In ancient times, sauna heaters were nothing more than shallow fire pits dug in the ground covered by two or three layers of stones to heat the sweat huts.
The first wooden sauna cabins were built in Finland in the fifth to eighth centuries. Since then, the sauna stove has evolved from wood-burning fires, to modern electric and gas heaters, and even to futuristic infrared technology.
When evaluating the many options available in sauna heaters, the first consideration for you will be the cost, followed by functionality. If you can’t operate a wood-fired heater in your sauna, you have a few other choices.
Let’s take a brief look at the different sauna stoves:
1. Wood-Fired Sauna Heater
Many people prefer wood stoves as the only true and traditional sauna experience. They are for outdoor saunas only, unless your indoor sauna has an approved insulated chimney and it is permitted by your home owner’s insurance.
If you can use a wood-fired heater in your sauna, find one that has a glass front so you can enjoy watching the fire as well as the heat and steam from the rocks.
2. Electric Sauna Heater
Electric heaters are the most popular and readily available design. The volcanic rocks sit on the top tray just like on the wood burning sauna stove and you can pour water directly on them for the steam effect.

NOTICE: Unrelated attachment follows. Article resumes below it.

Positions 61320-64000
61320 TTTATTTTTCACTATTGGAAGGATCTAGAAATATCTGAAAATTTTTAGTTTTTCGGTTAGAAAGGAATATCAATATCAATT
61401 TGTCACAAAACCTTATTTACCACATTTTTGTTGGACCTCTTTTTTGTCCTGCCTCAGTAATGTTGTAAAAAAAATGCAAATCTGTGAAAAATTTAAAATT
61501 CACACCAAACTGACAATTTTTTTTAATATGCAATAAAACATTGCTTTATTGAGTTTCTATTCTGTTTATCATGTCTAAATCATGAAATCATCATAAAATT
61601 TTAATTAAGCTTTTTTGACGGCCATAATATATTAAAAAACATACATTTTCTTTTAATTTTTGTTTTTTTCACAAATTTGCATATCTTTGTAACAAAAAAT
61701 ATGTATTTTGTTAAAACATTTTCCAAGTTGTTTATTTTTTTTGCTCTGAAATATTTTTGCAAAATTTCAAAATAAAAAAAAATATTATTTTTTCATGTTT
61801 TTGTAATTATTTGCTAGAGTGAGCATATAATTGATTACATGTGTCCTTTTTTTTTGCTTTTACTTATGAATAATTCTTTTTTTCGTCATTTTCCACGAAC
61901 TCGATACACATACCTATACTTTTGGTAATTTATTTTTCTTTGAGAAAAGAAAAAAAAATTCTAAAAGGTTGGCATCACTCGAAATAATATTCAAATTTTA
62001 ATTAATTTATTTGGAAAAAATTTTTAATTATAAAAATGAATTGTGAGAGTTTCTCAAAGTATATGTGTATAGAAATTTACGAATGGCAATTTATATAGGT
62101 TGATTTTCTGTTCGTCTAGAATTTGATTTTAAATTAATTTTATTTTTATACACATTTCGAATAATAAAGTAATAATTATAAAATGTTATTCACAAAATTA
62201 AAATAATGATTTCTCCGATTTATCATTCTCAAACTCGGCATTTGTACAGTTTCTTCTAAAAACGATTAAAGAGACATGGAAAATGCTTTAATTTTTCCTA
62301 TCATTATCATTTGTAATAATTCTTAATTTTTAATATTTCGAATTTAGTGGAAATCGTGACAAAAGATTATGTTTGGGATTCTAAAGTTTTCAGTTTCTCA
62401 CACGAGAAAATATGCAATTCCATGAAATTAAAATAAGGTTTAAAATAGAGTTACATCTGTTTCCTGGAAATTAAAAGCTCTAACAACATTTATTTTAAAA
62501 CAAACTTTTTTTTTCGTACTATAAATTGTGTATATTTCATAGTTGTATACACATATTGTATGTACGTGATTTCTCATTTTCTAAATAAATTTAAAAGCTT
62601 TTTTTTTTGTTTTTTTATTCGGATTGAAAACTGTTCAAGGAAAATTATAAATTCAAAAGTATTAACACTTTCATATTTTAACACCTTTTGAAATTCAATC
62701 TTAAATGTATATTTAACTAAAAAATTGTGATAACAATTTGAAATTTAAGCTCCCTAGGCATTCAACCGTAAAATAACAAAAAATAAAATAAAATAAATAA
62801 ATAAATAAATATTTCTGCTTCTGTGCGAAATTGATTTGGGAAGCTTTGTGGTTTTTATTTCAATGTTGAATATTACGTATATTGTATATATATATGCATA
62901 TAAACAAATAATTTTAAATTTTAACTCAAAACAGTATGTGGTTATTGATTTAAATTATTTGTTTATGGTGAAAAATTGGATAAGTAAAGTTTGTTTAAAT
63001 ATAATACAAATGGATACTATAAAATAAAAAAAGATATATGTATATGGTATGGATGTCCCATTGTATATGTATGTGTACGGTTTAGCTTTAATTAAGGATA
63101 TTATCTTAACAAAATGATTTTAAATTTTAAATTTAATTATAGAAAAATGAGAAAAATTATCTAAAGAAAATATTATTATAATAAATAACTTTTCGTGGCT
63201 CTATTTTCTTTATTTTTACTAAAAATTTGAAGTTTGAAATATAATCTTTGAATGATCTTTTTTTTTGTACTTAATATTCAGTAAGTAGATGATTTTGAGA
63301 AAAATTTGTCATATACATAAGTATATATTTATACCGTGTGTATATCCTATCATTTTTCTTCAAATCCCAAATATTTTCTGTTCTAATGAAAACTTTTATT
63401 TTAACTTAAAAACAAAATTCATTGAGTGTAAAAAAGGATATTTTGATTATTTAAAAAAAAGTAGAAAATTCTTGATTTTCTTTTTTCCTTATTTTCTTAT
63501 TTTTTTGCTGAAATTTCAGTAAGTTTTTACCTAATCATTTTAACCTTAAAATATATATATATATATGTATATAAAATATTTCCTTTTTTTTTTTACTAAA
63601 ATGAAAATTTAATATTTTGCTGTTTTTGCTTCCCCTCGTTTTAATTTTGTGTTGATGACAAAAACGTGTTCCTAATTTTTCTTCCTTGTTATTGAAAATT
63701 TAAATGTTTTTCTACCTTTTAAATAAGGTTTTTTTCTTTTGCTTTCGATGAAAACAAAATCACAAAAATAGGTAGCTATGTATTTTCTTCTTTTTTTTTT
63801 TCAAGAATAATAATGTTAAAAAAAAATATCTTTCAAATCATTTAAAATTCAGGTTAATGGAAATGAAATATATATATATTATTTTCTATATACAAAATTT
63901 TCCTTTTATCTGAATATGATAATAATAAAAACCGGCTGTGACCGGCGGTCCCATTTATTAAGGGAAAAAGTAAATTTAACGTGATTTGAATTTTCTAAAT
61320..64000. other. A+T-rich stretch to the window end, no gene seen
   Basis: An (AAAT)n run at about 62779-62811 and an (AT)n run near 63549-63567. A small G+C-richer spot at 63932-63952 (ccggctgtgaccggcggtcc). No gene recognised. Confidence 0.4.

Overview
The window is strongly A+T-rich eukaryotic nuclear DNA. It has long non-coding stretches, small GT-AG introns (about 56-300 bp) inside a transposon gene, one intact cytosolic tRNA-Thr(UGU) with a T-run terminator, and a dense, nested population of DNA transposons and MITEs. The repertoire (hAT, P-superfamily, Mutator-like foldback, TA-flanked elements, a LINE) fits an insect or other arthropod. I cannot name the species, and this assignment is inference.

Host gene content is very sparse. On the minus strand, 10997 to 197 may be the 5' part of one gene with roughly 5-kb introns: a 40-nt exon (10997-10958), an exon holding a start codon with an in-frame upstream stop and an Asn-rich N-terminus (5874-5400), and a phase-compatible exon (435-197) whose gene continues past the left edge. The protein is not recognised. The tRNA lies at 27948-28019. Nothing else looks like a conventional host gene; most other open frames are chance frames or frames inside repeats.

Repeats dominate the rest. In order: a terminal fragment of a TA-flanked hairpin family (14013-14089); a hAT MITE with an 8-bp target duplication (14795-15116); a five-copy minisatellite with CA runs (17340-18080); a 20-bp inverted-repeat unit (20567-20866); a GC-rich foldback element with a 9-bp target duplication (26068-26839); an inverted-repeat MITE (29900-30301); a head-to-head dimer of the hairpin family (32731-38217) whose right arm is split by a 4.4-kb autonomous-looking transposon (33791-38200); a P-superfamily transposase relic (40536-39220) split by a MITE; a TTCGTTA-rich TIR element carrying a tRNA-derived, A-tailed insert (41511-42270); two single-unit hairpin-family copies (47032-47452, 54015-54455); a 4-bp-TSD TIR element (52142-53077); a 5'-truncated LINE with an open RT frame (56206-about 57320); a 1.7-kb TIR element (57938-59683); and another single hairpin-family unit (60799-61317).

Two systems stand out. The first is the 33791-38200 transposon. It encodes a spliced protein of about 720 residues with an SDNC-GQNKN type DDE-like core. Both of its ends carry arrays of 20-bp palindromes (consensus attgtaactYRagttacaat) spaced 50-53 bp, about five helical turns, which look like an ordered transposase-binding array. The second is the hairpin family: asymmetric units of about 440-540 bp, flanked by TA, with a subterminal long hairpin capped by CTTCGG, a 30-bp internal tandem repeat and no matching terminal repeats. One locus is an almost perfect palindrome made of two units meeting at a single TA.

The stove is encased so there’s no chance of any electric shock by water getting to the heating elements. This heater can also be used without water for a hot dry air sauna experience.
3. Propane or Gas Stoves
A natural gas or propane heater is similar in hook-up to your gas fireplace. Although it is more costly to buy than an electric heater, it is less expensive to operate and it will heat up the sauna faster.
A gas stove will require a licensed electrician and HVAC professional to hook it up to the gas line but if your home already uses gas heat, this is the way to go.
4. Infrared Heating Elements
Far infrared ray (FIR) sauna heaters have some health advantages over traditional steam saunas, and they are even less expensive to operate than a gas fired sauna stove.
Instead of one large heater with hot rocks, this technology involves several small heat emitters located strategically around the room, and the sauna operates at a lower temperature. One drawback though is that the löyly - the steam created by throwing water on the hot rocks - is not possible in a 100% infrared heated sauna.
Many sauna purists believe that the löyly is essential to the sauna experience, and therefore do not feel that infrared saunas should be classified as saunas at all.
One thing you’ll want to keep in mind when shopping for residential sauna heaters is the warm-up time. A sauna stove can take as long as 40 minutes to warm up, which is one reason so many sauna users opt to get a far infrared heater, which will heat up to the correct temperature (up to 140° F) in as little as 10 minutes.
There are pros and cons to each type of heater, so it is best to take some time to educate yourself about sauna heaters. With a little knowledge you’ll see how easy it is to select the best possible stove for your home sauna as well as your budget.
Swedish Sauna Stoves Made by Tylo - Outstanding safety features include a thermo-safe design that offers a low surface temperature.
Polar Sauna Stoves - Gentle Heat and Steam - Beautiful red enamel exterior makes these stoves very attractive.
Heat Your Sauna with a Vico Propane Sauna Heater - Less costly to operate and lasts substantially longer than an electric heater.